Gerald Ford Was A Model

Gerald Fordhttp://willrabbe.com/microblog/2012/12/5/gerald-ford-president-male-model-vintage-cover-of-cosmopolit.html

Most of us know that Ronald Reagan earned his living as an actor before becoming the 40th president of the United States. But did you know one of our presidents was a model?

Gerald Ford, born Leslie Lynch King Jr., isn’t just remembered for his presidency. 

Before entering politics, he embarked on a less conventional path: modeling. In 1942, he graced the cover of Cosmopolitan magazine, striking a pose for a stylish illustration. Interestingly, it was through the world of modeling that he also met his future wife, Betty Bloomer, who was also a model for the magazine. 


Andrew Jackson Loved Duelling

Andrew Jackson Photohttps://constitutioncenter.org/blog/settling-scores-the-duels-of-our-forefathers

President Andrew Jackson, known for his fiery personality, was no stranger to duels – a common practice in the early 1800s South. He participated in several throughout his life, but the most infamous one took place in 1806.

A man by the name of Charles Dickinson (not the famous author) insulted Jackson’s wife, Rachel. Fiercely protective, Jackson challenged him to a duel. 

In the ensuing encounter, Dickinson shot first, wounding Jackson in the shoulder, but Jackson, despite the pain, returned fire and fatally wounded Dickinson. 

Remarkably, the bullet remained lodged in Jackson’s shoulder for the remainder of his life due to its proximity to his heart.


An Untimely Haircut

Bill Clintonhttp://articles.baltimoresun.com/1993-06-30/news/1993181197_1_air-traffic-air-taxi-passenger-flights

Bill Clinton’s presidency, initially marked by charisma and political success, was unfortunately overshadowed by the now well-known sexual scandals. 

Adding to the complexities of the Clinton era was a widely circulated anecdote regarding Air Force One and alleged airport delays. On May 18, 1993, reports claimed that Los Angeles International Airport experienced significant delays due to President Clinton receiving a haircut on board Air Force One. 

However, further investigation painted a different picture. No official records from the Federal Aviation Administration substantiated the claims of flight delays or circling airplanes attributed to President Clinton’s haircut. While the White House acknowledged the haircut itself, they denied any involvement in runway closures or delays, instead attributing them to routine procedures by the Secret Service.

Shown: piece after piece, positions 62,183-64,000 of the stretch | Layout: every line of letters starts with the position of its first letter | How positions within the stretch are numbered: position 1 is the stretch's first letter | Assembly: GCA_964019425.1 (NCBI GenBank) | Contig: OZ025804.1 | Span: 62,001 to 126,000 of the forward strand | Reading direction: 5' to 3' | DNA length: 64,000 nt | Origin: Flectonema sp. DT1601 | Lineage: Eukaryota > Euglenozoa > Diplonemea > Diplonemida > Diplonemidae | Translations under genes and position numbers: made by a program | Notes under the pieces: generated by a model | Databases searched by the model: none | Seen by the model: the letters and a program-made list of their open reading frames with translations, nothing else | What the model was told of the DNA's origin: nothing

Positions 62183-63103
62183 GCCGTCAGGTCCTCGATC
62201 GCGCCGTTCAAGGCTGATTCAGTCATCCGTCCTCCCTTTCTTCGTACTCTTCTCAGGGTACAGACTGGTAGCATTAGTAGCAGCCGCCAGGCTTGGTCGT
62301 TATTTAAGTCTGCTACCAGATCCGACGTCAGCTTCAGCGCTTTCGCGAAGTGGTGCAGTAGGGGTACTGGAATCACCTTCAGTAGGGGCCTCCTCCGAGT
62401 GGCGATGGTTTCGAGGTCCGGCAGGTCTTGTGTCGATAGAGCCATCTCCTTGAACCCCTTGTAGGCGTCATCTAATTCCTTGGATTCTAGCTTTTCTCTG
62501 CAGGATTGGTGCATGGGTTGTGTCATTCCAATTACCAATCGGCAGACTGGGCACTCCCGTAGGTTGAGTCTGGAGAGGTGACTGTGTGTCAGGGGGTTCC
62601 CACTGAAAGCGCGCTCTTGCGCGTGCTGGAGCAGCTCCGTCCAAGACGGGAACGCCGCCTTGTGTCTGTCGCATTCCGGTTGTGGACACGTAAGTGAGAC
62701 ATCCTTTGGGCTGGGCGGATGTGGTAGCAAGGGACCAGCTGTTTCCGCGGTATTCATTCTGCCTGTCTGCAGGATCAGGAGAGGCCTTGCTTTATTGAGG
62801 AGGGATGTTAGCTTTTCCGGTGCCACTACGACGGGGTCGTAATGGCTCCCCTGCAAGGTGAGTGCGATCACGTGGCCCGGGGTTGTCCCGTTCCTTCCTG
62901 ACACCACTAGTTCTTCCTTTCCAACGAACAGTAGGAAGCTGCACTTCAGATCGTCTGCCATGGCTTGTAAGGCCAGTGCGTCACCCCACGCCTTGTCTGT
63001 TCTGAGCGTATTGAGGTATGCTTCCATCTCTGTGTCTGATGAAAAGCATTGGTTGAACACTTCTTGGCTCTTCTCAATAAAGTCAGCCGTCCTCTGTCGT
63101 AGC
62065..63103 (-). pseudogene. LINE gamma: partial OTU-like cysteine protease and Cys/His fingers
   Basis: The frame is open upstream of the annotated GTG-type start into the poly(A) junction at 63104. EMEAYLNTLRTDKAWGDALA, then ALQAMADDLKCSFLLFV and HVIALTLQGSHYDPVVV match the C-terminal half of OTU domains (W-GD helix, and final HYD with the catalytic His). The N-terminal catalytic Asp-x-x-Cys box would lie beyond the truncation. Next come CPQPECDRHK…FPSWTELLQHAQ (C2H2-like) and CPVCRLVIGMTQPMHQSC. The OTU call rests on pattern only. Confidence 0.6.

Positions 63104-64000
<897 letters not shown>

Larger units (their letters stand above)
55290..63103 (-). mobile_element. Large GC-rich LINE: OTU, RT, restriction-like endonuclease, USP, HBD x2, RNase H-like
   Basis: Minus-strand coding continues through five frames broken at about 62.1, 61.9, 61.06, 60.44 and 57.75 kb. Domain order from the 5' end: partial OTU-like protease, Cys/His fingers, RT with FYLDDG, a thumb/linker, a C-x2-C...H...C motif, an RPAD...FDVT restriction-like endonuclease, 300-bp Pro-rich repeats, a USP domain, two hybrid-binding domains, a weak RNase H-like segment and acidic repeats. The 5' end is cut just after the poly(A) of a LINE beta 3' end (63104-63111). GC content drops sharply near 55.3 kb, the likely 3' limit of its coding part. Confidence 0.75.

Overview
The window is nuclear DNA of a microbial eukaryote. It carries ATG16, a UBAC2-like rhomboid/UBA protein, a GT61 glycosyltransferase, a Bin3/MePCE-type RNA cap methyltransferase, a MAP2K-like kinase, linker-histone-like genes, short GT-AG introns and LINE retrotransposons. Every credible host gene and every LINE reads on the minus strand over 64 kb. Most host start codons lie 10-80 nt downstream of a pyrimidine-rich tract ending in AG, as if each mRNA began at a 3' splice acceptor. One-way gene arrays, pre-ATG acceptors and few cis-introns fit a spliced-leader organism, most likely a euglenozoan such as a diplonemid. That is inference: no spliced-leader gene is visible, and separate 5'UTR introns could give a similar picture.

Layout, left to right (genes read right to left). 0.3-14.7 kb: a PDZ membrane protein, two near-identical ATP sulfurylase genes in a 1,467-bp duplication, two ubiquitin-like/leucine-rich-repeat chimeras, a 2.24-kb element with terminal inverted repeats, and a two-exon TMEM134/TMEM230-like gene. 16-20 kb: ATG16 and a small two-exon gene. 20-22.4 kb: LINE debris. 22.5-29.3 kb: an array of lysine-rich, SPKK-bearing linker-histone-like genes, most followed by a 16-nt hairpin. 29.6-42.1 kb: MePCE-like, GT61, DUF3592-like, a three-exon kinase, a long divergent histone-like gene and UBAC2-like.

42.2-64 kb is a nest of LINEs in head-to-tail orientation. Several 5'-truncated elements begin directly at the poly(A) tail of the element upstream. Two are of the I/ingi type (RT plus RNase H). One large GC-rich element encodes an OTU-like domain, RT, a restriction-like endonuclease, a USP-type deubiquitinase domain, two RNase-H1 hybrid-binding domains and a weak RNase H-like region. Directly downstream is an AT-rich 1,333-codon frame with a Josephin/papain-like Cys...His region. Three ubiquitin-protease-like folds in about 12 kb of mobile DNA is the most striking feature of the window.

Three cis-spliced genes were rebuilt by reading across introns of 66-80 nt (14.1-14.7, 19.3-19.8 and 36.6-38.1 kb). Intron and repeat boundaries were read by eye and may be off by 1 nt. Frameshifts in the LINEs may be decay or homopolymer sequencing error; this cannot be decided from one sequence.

George H.W. Bush Vomited On The Japanese Prime Minister

George H. W. Bushhttp://www.newsweek.com/25-years-ago-today-george-h-w-bush-vomited-prime-minister-japan-538581

During a state dinner in Tokyo in 1992, President George H.W. Bush had a terribly unfortunate medical mishap that became one of the more “unforgettable” incidents of any presidency. 

Despite feeling unwell and suffering from nausea earlier that day, he chose to attend the dinner instead of resting as his doctor advised. During the meal, which included raw salmon and caviar, President Bush unexpectedly vomited onto the lap of the Japanese Prime Minister, Kiichi Miyazawa, who was seated beside him.

While efforts were made to prevent the incident from going public, it eventually circulated internationally and even led to the creation of a Japanese slang term, “bushusuru,” meaning “to vomit.”


What’s In A (Middle) Name?

Harry S. Trumanhttps://www.washingtonpost.com/local/the-truman-period-exploring-the-presidents-middle-initial/2013/05/11/0cdc6002-b976-11e2-92f3-f291801936b8_story.html

After the larger-than-life presidency of Franklin D. Roosevelt, Harry S. Truman entered the White House.

But his name held a hidden tidbit: that mysterious middle initial, “S”? It didn’t actually stand for anything!

This quirk piqued the media’s curiosity, and the story behind the story soon came to light.

The “S” wasn’t meant to be a secret nickname or anything; it was all about family. See, Truman’s parents couldn’t decide on a middle name and his grandfathers, Anderson Shipp Truman and Solomon Young’s names both featured S’s. So, they came up with a clever solution: young Harry would get the “S” from each name, like a little tribute to both grandparents, which solved the problem.


A Fourth of July Dessert Killed A President

Zachary Taylorhttps://www.thoughtco.com/zachary-taylor-fast-facts-105524#:~:text=One%20term%3B%20Zachary%20Taylor%20died,exhumed%20on%20June%2017%2C%201991.

On July 4, 1850, President Zachary Taylor indulged in a patriotic picnic – cherries and iced milk. Delicious, right?